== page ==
Written by Hombre Divertido
The loss of a loved one is an isolating experience, and having an actor of John Cusack’s talents playing someone in that situation can actually work against you.
In Grace is Gone, Cusack plays Stanley Phillips, father of two, manager of a Home Store (think Home Depot), frustrated patriot who could not get into the military because of his eyesight, and husband to Army Sergeant Grace Phillips. When Stanley is informed that his wife has been killed in Iraq, he must now tell his two daughters (Gracie Bednarczyk and Shélan O'Keefe). Faced with this daunting task, he avoids the situation and takes his daughters on a road trip.
The actors’ performances are solid, and that is what makes this film so challenging. It is difficult for the rational person to understand and relate to the irrational thoughts and actions of someone who has suffered such a tragedy, and thus it takes too long to get to know these people. Little assistance is provided by writer/director James C. Strouse, who gives us too little insight into the family. We don’t know Stanley or his daughters, and never get to meet his wife. We are simply left to watch Stanley struggle.
The film achieves one level and sustains it throughout the film. At 92 minutes, more depth could have easily been provided. This film should be relatable and possibly even a comfort to those who have suffered through similar situations, but since that tragic-stricken group is in the minority of the viewing audience, better-rounded character development would have better served the audience.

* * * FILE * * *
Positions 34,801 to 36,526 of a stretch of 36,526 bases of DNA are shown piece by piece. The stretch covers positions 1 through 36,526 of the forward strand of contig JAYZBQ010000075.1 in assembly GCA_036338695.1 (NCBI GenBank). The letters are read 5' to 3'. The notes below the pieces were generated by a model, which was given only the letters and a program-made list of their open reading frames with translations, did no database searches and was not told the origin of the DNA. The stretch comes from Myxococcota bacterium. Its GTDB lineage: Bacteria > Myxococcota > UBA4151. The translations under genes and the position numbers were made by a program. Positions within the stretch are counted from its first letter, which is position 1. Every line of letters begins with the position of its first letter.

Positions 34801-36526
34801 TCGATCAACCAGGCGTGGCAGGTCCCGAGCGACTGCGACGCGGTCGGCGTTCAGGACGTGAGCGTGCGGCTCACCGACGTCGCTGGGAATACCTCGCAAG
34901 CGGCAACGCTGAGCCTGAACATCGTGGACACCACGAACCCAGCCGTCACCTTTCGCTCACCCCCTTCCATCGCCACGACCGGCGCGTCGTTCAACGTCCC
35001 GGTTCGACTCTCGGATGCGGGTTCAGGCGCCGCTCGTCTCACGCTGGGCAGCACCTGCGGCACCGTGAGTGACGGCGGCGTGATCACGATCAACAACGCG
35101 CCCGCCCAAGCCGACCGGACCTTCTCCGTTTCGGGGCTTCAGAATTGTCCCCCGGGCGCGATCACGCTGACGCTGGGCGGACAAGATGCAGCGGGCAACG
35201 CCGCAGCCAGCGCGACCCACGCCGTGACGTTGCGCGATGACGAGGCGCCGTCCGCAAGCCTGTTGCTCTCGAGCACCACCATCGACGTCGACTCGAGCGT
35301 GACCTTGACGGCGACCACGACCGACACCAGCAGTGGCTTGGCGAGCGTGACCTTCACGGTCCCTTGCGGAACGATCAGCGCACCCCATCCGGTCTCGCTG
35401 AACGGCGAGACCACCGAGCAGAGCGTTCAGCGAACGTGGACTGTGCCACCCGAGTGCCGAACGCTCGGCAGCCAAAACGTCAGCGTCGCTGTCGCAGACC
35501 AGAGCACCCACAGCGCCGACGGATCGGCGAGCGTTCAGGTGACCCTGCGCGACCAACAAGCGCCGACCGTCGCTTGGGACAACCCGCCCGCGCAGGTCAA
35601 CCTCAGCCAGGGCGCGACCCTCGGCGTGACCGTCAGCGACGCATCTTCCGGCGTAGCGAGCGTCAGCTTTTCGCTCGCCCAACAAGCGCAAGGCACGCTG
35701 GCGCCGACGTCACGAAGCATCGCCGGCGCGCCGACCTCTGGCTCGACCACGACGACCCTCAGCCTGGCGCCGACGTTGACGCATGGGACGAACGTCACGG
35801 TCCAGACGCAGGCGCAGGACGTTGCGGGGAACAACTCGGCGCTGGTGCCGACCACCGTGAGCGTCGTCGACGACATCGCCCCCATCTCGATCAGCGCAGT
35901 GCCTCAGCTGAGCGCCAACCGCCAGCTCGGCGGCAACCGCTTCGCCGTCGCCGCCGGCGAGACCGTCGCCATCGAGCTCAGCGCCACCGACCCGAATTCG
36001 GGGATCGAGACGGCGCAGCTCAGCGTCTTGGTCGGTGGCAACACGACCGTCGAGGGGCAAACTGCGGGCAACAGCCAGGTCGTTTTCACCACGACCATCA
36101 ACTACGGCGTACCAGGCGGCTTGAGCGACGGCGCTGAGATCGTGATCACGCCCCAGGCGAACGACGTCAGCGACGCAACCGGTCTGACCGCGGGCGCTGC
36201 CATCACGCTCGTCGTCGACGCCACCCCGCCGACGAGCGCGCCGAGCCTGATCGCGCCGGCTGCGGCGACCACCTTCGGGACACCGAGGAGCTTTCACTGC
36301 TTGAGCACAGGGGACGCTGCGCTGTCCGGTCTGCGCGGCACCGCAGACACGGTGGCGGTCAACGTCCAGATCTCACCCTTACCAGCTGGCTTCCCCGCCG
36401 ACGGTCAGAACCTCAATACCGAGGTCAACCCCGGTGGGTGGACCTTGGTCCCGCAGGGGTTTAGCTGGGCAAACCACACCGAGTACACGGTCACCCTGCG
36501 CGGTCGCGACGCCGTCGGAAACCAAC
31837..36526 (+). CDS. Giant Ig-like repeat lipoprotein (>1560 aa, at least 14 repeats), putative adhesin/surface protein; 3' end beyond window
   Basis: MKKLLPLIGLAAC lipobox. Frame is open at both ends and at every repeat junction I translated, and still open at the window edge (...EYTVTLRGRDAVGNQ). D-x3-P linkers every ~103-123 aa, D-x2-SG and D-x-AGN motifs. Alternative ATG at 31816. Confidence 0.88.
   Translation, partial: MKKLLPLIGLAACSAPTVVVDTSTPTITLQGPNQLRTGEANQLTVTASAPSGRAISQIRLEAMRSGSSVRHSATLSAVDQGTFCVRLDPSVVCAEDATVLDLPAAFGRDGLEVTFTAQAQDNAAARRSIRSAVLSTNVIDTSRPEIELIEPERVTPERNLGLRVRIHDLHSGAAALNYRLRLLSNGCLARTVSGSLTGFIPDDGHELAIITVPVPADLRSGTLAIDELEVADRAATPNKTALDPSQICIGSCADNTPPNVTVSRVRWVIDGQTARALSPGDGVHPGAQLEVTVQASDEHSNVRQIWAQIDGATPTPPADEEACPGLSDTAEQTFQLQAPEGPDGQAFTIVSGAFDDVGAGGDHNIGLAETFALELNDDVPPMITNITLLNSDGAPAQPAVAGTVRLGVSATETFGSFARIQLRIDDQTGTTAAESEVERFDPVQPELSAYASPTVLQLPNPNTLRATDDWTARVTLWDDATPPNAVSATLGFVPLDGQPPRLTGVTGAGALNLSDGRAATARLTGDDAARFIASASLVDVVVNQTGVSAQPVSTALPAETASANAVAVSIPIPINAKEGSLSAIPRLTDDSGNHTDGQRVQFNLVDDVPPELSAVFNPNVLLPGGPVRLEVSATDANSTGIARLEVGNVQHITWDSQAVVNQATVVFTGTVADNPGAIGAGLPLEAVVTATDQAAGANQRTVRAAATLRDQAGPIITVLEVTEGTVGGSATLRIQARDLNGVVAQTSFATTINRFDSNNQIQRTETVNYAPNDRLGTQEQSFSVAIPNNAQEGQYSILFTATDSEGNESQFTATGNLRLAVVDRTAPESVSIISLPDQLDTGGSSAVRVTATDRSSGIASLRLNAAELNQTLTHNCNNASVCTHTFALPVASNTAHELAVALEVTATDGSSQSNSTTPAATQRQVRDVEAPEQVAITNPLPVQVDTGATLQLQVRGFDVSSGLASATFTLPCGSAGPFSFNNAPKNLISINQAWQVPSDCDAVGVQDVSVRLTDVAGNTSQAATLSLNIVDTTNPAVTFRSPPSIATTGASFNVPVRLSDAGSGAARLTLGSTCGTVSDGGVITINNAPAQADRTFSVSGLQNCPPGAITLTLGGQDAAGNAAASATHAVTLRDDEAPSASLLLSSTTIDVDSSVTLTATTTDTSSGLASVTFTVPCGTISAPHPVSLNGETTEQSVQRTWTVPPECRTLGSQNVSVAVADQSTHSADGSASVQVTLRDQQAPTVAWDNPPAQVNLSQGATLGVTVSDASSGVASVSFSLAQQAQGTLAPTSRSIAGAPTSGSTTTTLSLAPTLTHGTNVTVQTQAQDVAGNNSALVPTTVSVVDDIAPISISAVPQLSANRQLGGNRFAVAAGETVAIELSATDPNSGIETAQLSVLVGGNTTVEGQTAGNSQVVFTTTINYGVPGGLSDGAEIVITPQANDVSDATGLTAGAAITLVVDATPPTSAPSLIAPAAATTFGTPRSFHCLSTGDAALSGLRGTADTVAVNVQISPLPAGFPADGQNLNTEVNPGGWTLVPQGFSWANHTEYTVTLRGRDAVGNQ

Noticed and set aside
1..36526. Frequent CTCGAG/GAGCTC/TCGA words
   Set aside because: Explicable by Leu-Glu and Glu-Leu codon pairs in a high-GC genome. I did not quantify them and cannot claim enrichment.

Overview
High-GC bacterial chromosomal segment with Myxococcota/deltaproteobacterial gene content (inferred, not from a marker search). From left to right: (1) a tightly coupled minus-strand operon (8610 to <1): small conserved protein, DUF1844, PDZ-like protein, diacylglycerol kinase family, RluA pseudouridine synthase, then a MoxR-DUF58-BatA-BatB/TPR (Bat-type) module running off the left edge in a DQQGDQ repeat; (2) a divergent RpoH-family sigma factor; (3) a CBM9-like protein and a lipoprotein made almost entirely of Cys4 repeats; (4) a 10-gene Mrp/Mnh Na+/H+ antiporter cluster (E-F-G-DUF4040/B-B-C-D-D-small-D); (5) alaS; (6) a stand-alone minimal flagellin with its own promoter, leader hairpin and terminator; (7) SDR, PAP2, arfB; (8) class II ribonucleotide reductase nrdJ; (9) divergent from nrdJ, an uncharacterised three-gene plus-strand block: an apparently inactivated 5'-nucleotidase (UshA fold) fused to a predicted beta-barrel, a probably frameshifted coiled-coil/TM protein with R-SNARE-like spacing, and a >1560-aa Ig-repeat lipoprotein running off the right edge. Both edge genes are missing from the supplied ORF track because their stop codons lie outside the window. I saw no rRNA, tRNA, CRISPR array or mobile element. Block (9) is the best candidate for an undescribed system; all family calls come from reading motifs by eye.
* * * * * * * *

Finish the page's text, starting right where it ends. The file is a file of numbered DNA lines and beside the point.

The Special Features on the DVD include “A Conversation on Grace” which includes interviews with Strouse, Cusack, and others involved in the film. Unfortunately many goals of the film are discussed, most of which were not accomplished. Also included is “Inspiration For Grace is Gone” which profiles a real family that suffered a similar tragedy. Had the actual film given us this much depth into the family, it would have been a far superior film.
Recommendation: Though the performance of Cusack is solid, it is difficult watching this character make what seem to be bad choices, when so many bad choices were made behind the camera. This film is simply too one dimensional to recommend.
The soundtrack which features music by Clint Eastwood is worth a listen.Powered by Sidelines